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Send Forth Your Bread

India Ink on acid-free Hahnemühle Paper
The book of Ecclesiastes stands out from the other books of the Bible by virtue of its despondent and fatalistic approach to life: “What profit have we from all the toil which we toil at under the sun?” But once every few pages appears a verse that seems to challenge the general gloom of the book: “Send forth your bread upon the face of the waters; after a long time you may find it again”. This is a wonderful example of such an unexpected verse, urging the reader to hand out his or hers fortune without directly expecting reimbursement. This verse could be seen as an implanted ethical message of kindness in a barren landscape of skepticism. But in my eyes, this verse is fully consistent with Ecclesiastes’ philosophy. The arbitrariness of life, so well depicted by him, doesn’t necessarily imply a negation of any moral action. What I admire in his writings is exactly what this verse implies: creating space for grace in a world that seems at times to be senseless. This square calligraphy artwork is a representation of this seemingly paradoxical idea. The intertwined letters might insinuate a chaotic arrangement, but when one changes a perspective the beauty of the composition is revealed.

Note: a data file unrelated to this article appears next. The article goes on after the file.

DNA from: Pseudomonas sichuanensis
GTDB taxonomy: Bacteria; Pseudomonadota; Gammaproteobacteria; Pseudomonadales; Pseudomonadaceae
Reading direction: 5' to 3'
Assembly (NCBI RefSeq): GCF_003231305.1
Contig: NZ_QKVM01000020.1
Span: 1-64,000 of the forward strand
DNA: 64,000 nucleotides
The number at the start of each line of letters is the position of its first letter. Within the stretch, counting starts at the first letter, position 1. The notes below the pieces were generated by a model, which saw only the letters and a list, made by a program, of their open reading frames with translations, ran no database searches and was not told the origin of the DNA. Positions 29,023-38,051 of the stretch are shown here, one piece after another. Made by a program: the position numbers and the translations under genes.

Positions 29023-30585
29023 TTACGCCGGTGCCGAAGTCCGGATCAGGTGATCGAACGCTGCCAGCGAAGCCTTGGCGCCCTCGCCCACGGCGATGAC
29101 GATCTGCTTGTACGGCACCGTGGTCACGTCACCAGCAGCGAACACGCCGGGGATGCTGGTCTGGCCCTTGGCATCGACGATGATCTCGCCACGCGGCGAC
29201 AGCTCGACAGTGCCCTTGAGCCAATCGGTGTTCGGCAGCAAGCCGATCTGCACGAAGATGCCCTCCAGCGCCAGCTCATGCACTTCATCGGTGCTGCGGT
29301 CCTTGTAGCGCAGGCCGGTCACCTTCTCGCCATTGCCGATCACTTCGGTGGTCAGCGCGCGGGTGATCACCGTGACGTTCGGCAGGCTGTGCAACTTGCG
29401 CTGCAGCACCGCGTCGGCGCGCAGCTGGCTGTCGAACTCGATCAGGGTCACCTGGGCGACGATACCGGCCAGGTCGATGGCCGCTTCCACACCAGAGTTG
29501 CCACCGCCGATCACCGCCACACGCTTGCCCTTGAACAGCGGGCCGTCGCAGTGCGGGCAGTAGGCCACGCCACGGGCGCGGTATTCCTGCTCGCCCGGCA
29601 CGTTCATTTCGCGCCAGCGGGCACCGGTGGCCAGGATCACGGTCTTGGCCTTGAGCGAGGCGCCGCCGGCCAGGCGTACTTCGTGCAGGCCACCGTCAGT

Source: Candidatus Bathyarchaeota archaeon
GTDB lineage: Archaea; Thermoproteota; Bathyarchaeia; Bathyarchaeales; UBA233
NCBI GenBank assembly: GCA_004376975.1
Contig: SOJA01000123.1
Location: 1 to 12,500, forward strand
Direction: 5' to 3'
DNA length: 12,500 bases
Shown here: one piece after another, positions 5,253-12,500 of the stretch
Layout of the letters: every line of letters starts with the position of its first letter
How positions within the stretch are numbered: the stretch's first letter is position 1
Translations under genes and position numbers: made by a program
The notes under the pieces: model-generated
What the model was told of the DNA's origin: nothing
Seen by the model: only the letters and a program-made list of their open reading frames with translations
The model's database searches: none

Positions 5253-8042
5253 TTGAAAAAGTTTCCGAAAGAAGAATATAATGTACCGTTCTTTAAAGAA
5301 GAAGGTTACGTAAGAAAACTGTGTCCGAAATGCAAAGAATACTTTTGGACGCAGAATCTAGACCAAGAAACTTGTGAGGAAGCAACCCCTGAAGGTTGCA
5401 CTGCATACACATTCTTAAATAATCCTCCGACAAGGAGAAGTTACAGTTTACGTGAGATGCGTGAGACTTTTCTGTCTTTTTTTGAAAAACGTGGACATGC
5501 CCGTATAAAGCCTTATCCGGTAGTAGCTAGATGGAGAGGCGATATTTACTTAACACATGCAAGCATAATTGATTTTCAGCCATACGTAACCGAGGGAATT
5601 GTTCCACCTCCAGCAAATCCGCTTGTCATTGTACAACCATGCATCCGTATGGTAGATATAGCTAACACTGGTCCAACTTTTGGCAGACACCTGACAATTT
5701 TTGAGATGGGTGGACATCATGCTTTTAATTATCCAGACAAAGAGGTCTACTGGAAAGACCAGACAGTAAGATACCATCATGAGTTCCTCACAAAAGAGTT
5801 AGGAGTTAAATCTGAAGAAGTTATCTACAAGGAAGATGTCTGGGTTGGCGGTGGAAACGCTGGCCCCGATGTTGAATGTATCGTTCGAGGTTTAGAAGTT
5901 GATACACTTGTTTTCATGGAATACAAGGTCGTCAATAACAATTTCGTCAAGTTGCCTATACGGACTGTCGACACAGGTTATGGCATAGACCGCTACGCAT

by  Gabriel Wolff

Profits support the Emunah Project.

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